A Recurring Rejection Theme

Hi all,

During the previous ~6 months, I have recruited for numerous PE / IB off-cycle internships. With a decent GPA and coming from a strong school, I managed to score a lot of interviews. 5 IB internship interviews, and 3 PE internship interviews to be exact.

The outcome from all of the interviews was 1 IB offer. Of course I am happy about the offer, but still - the conversion rate is very poor. Some of the earlier interviews, I was poorly prepared and failed the technical parts. However, in some interviews, especially the IB ones, I nailed the technicals but received the same rejection feedback: "You did not motivate well enough why this firm / why IB."

My answer to "Why IB" has been something like: "Working at startup XXX (I worked with M&A at a startup), the transactions have been the most exciting thing. Of course the sell-side is different, but I am attracted to the transaction-centered work. I also enjoy financial modeling and company valuation, so I want to apply my skills and learn more within those areas. Finally, I'm drawn to the fast-paced environment and work well under pressure."

To answer "Why this firm", I have looked at the deals the firm has worked on and said something like "Because you work with very exciting deals and industries such as XX which I personally find interesting. I also have had great interactions with people within the firm."

WSO, I am turning to you guys for tips / tricks on how to nail this so important part of the interview process. Coming from a startup background, what would you see as the most logical and strong argument for why IB?

Or perhaps my answers are ok, perhaps (and this might be the case) I appear too unenthusiastic. If so, do you have any tips on how to really signal that one is ready to give everything for the job? 

Thanks in advance!

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Comments (18)

Apr 27, 2021 - 6:19pm

It's not always what you say, but instead how you say it. Perhaps, the "Why this firm" might've been a deciding factor. More context besides just their deal flow. If it's a small shop, speak to that entrepreneurial feel that allows you to take on more responsibility quickly, etc. 

For the "Why IB" maybe you can mention how you want to help companies grow externally and achieve their unique goals, etc.

That's just my opinion. Following this as well.

  • 4
  • Analyst 2 in IB - Gen
Apr 30, 2021 - 4:06am

I mostly did EB recruiting and they loved hearing the whole spiel about leaner deal teams and more responsibility as a reason for why this firm.

In regards to culture, which you were touching on, would really sell it if you could highlight one two qualities that differentiates the firm so it shows you actually did networking and took the calls seriously. This is risky though bc if you're wrong, that's game.  

Apr 30, 2021 - 6:39am

Fully agree. How you say it is the key. Sometimes you do nto need to even answer the question itself but can give it a spin and link the answer to the job-spec and team. 

I go with... this is what i find v interesting about working in the IB and the firm ble ble... But what attracts me the most is x ,y ,z -- ( x y z being one to three tihngs that I really found attractive about the role itself). - I always say something specific to the role and always different things; it never failed so far.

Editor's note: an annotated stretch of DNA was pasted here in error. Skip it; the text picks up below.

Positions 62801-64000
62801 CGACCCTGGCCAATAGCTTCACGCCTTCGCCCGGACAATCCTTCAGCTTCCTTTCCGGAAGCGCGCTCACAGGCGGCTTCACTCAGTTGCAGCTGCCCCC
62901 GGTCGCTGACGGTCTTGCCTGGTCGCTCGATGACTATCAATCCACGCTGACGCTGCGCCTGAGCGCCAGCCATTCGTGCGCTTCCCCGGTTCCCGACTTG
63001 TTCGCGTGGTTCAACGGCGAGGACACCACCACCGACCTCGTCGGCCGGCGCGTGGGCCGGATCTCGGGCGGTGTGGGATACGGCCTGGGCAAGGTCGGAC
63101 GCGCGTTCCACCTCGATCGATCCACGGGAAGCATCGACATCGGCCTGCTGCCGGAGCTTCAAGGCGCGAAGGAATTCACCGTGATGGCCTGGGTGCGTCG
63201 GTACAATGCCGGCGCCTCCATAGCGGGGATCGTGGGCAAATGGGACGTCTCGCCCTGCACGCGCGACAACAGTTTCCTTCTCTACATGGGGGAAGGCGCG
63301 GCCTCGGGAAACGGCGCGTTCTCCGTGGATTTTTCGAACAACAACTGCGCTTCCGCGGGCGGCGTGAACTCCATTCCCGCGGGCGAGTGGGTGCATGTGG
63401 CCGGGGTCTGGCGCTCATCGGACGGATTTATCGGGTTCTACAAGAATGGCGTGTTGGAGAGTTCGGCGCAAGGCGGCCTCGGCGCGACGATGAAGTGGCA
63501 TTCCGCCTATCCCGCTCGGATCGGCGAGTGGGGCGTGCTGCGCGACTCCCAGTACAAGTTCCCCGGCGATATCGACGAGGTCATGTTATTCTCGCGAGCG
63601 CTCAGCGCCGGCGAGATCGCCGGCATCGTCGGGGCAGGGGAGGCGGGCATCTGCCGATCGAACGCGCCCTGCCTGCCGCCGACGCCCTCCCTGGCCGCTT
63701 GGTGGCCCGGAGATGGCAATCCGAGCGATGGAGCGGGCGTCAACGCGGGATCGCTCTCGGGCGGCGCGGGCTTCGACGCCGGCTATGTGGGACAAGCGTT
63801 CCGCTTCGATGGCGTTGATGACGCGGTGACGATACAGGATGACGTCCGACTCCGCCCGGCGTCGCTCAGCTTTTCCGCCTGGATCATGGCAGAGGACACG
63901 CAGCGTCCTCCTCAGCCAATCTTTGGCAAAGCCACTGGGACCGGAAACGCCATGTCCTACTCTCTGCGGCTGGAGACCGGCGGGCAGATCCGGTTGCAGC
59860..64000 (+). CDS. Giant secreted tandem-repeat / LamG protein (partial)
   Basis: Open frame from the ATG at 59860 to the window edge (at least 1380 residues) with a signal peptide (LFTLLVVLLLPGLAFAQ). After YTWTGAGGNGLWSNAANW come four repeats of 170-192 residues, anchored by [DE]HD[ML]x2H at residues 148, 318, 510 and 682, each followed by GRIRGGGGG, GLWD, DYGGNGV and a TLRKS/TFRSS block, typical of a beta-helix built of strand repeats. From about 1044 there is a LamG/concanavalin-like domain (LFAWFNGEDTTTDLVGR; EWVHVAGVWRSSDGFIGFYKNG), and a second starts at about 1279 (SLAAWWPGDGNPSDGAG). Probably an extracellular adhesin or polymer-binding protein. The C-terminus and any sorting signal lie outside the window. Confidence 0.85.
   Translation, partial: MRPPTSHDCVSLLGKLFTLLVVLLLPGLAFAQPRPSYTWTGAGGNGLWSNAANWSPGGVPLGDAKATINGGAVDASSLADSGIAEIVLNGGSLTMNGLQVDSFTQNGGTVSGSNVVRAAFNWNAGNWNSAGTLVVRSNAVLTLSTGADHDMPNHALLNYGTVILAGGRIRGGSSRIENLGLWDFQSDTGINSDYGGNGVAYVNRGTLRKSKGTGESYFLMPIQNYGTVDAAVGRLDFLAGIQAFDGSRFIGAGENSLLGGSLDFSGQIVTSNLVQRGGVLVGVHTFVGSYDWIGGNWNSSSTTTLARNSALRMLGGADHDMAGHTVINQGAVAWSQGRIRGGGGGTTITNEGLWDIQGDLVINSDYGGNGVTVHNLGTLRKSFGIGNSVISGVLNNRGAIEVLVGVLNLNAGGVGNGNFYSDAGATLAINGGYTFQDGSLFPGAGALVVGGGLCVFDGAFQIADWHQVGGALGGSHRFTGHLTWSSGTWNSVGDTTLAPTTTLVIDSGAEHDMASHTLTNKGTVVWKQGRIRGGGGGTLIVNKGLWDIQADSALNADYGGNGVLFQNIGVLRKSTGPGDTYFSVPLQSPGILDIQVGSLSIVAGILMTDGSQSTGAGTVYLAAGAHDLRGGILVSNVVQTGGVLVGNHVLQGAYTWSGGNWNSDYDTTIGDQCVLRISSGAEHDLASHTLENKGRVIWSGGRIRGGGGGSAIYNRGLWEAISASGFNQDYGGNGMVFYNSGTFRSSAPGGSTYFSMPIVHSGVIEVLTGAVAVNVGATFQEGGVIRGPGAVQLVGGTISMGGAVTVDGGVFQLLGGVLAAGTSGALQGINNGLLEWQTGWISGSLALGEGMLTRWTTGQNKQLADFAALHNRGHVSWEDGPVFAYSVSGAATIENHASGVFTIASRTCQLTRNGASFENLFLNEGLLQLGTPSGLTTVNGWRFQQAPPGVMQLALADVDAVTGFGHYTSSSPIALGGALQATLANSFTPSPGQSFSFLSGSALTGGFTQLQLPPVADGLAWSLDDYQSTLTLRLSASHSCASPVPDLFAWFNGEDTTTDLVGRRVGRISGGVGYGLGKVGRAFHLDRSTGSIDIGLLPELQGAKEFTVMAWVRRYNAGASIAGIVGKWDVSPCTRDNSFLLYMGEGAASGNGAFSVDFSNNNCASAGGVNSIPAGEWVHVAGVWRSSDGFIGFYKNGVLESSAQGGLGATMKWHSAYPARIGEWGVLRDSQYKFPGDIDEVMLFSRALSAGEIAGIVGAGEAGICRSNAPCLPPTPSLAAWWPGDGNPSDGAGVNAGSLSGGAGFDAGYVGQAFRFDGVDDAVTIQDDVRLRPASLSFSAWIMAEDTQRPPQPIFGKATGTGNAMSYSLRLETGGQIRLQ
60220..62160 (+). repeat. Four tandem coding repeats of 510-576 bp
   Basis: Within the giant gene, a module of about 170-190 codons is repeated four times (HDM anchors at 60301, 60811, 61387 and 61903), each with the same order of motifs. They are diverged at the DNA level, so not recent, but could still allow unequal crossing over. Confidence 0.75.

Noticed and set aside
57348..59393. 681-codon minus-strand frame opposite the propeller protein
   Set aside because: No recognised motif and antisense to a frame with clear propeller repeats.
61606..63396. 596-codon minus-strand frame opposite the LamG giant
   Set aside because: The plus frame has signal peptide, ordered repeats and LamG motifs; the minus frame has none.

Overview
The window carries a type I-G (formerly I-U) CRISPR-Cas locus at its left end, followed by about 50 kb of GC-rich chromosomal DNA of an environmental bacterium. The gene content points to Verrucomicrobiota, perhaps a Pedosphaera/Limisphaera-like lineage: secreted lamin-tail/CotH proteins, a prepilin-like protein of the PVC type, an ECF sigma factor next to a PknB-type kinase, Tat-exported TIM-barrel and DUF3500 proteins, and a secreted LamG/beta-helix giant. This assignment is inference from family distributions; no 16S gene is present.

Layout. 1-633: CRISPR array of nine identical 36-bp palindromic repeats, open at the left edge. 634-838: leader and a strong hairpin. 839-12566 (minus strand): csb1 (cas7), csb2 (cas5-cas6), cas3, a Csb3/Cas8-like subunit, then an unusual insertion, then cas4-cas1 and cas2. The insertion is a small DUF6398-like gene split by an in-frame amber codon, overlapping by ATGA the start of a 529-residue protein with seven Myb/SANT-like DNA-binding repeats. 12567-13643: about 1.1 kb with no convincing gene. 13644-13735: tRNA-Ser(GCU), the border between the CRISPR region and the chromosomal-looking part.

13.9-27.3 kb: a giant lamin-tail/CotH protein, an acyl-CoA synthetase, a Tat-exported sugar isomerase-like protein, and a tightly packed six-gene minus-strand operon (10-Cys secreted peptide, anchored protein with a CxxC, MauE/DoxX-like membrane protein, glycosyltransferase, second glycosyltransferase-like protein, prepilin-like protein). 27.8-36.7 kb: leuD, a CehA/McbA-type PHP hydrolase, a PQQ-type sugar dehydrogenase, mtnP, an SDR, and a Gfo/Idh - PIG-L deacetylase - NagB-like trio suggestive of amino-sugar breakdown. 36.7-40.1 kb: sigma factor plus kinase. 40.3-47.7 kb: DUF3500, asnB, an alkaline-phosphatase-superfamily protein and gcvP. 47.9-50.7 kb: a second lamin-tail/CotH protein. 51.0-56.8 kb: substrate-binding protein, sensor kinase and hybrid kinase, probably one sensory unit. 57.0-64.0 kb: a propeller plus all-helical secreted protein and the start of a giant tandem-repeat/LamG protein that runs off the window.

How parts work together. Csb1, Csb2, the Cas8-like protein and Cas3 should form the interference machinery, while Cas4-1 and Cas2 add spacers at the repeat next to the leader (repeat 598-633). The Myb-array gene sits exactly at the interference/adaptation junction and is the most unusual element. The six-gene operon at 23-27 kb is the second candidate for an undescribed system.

Apr 27, 2021 - 9:49pm

"why this firm" can be answered well if you have networked with some of the people there and can say something like "I spoke with so and so who described blah blah blah and that definitely differentiates your firm etc." This would be in addition to their previous deal flow. Also, maintaining a light smile, gently nodding your head to their questions, and general eagerness is always a great way to make it seem like you're very interested. Being quick to smile wide and chuckle lightly (not a full out "I'm sucking up to you" laugh) if the interviewer makes a little joke or whatever can also go a long way. 

Lastly, don't discount that they could be giving generic feedback to let you down a little easier. If interviewers feel like you weren't quite as good as everyone else, but maybe they can't put their finger on it, they might boil it down to 'candidate wasn't able to convincingly articulate his/her desire for our firm' or something like that. It is also possible that you were just as strong as everyone else, but they needed to make a cut somewhere and gave you that feedback, again, just to make it seem like there was a reason.

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Apr 29, 2021 - 8:37am

On the "Why this firm?" question, I'd be interested to hear from the older guys on the forum (who sit on the other side of the interview table) how a genuine and honest answer would be perceived... 

"The truth is that as a student with little to no experience in the industry, I have very little idea about what it is exactly the differentiates your bank from its competitors. I'd be happy to regurgitate what I have read with respect to league tables, rankings, sector focus etc. if you would like me to, but the truth is that I'd just be doing the very same thing every other candidate who you've interviewed for this position has done, and none of that really gets to the bottom of the question "why this firm?", nor are they genuinely good answers.